Ministry Opts to Certify Imported Goods


Four or five international conformity assessment bodies will be hired to accredit the products




The Ministry of Trade is planning to enlist four or five international conformity assessment firms that will accredit products imported into the country.

The firms will ensure the quality of products that enter the country and protect local manufacturers from unfair competition, according to Eyassu Semon, quality control director for Import & Export Goods at the Ministry.

To proceed with the new plan, the Ministry drafted a manual that identifies the particular products that will require certification and the procedures needed in applying the system. The Ministry expects to launch the plan before the end of this fiscal year.

Cosmetics products, electrical parts like voltage dividers and sockets, refrigerators, vehicular spare parts, chemical products, tools and toys are among the products that will need Pre-Export Verification of Conformity certificates before entering the country.

The manual was submitted to the Ministry for approval, according to Eyassu.

Before drafting the manual, a four-month-long study was conducted by the Ministry, and the experiences of neighbouring countries like Kenya were studied. Kenya launched the system by hiring Intertek Group, a multinational inspection, product testing and certification company, to operate its programme.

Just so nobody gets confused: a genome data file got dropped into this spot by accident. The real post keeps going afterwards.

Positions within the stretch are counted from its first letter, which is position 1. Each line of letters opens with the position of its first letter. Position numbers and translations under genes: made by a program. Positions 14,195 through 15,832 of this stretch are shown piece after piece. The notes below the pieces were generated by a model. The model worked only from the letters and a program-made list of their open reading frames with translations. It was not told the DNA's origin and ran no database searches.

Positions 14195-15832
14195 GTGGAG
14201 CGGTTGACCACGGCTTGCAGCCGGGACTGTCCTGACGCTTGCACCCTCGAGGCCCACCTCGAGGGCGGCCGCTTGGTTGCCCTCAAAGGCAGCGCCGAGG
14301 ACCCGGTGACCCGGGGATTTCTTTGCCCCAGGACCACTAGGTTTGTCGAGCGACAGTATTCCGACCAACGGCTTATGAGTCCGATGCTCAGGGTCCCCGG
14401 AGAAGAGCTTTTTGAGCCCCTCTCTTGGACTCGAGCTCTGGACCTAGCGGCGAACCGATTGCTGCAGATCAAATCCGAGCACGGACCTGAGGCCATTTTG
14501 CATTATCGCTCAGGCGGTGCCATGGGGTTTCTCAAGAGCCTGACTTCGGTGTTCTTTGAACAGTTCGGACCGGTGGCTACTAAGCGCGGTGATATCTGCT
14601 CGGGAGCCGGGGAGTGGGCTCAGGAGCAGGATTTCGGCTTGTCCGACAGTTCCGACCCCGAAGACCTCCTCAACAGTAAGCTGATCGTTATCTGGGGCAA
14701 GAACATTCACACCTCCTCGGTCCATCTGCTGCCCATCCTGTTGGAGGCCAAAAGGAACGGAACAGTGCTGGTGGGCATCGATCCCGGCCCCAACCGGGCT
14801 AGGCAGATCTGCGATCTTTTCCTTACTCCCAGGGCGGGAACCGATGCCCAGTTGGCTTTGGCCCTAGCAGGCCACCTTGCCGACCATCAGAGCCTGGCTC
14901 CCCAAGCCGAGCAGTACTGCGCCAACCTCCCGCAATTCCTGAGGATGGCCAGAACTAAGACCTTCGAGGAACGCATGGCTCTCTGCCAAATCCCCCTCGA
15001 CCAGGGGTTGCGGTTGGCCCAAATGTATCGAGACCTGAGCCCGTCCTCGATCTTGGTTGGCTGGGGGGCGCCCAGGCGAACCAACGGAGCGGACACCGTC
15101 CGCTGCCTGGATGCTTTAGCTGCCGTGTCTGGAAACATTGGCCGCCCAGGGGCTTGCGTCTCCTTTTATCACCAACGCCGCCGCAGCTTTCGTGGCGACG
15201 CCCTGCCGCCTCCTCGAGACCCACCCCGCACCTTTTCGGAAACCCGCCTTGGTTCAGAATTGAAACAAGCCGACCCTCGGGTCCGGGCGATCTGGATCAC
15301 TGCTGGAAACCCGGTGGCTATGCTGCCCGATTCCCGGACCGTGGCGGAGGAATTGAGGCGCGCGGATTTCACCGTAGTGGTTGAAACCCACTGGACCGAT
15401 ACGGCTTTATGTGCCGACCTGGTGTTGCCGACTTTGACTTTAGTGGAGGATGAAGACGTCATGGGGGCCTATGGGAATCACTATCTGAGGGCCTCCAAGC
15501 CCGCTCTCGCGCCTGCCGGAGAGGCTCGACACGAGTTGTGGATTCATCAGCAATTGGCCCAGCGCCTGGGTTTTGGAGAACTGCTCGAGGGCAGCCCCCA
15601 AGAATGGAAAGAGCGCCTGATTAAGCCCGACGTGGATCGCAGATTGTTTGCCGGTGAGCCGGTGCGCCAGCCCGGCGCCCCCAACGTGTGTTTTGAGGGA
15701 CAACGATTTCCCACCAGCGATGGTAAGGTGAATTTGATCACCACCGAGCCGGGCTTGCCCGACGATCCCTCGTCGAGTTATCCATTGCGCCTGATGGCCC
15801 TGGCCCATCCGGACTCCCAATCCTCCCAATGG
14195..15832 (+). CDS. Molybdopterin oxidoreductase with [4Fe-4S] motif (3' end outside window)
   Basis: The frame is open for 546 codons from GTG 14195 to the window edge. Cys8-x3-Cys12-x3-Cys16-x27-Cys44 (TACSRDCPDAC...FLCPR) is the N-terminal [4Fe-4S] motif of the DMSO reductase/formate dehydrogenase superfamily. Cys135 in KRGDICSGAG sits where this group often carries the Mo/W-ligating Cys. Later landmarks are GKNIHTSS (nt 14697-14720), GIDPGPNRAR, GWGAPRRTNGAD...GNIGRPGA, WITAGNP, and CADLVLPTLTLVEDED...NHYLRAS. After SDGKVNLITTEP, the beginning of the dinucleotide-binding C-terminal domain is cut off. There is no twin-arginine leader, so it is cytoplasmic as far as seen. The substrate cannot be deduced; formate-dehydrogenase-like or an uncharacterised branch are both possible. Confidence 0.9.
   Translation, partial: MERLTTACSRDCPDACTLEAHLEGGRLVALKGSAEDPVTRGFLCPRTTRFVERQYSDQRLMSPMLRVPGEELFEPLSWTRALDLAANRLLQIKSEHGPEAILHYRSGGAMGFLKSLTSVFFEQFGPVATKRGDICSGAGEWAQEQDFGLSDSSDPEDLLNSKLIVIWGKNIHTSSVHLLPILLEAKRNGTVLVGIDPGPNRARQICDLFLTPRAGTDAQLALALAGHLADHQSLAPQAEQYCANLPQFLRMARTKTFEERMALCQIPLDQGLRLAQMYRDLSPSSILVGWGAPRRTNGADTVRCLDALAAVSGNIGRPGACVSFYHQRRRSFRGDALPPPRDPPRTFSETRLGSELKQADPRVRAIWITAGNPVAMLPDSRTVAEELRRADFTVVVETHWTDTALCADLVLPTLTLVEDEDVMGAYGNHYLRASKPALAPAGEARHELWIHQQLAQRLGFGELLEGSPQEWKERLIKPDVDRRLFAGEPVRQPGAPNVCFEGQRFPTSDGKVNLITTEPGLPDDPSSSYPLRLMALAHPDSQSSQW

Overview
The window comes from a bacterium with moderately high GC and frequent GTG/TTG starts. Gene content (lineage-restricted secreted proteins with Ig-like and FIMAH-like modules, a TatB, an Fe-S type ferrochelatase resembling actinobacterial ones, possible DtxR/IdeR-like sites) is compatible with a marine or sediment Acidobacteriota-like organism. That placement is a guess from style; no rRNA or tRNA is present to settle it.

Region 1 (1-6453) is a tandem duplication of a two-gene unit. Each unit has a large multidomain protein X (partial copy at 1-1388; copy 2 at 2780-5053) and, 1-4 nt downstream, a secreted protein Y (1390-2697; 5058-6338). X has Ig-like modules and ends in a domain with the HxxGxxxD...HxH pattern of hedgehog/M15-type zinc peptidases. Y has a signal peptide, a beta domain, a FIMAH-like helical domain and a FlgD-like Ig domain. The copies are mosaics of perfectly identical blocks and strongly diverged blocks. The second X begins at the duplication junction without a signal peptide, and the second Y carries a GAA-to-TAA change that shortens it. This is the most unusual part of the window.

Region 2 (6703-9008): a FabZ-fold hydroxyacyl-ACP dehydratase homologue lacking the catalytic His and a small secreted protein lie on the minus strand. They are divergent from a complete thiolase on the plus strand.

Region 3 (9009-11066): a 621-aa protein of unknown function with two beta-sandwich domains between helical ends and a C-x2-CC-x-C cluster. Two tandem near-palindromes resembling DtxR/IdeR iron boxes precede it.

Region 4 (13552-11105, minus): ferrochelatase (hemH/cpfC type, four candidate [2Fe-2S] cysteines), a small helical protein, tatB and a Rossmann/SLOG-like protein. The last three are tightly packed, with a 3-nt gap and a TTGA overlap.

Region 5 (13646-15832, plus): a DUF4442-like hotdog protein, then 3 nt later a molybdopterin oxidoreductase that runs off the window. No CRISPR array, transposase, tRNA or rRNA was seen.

“Once management approves the proposal, we will place an international tender for expressions of interest,” said Eyassu.

The Ministry is mandated to inspect the quality of products coming into and out of the country. It conducts inspection on 140 products under its mandate at 14 branch  locations and checkpoints.  The agency ensures that products meet mandatory Ethiopian standards.

The Ethiopian Association of Basic Metals & Engineering Industries is one of the advocates of strict compliance with established standards and clamping down on contraband goods flooding the market. The Association presented a study along with a proposition to adjust zinc standards used on galvanised and corrugated sheet metals – the latter to the Ethiopian Standard Agency.

The contraband trade is considered one of the major impediments facing tax revenue collection and local manufacturers. In the first half of the last fiscal year alone, contraband goods valued at half a billion Birr were seized, according to the Ethiopian Revenues & Customs Authority.

The new certification process will help the country run a uniform marketing system that phases out the contraband trade, according to Atlaw Alemu (PhD), lecturer and head of Addis Abeba University’s Department of Business & Economics with more than a decade experience.

“It will also help the government to generate more income from taxes and encourage local manufacturers,” he said.

Ethiopia is an import-dependent country with a vast trade deficit. In the past fiscal year, the nation imported almost 16 billion dollars worth of goods, a decline of about one billion dollars from the previous year. It makes up one-fifth of annual gross domestic product.



By MADEBO GIRMA
FORTUNE STAFF WRITER 

Published on Sep 01,2018 [ Vol 19 ,No 957]


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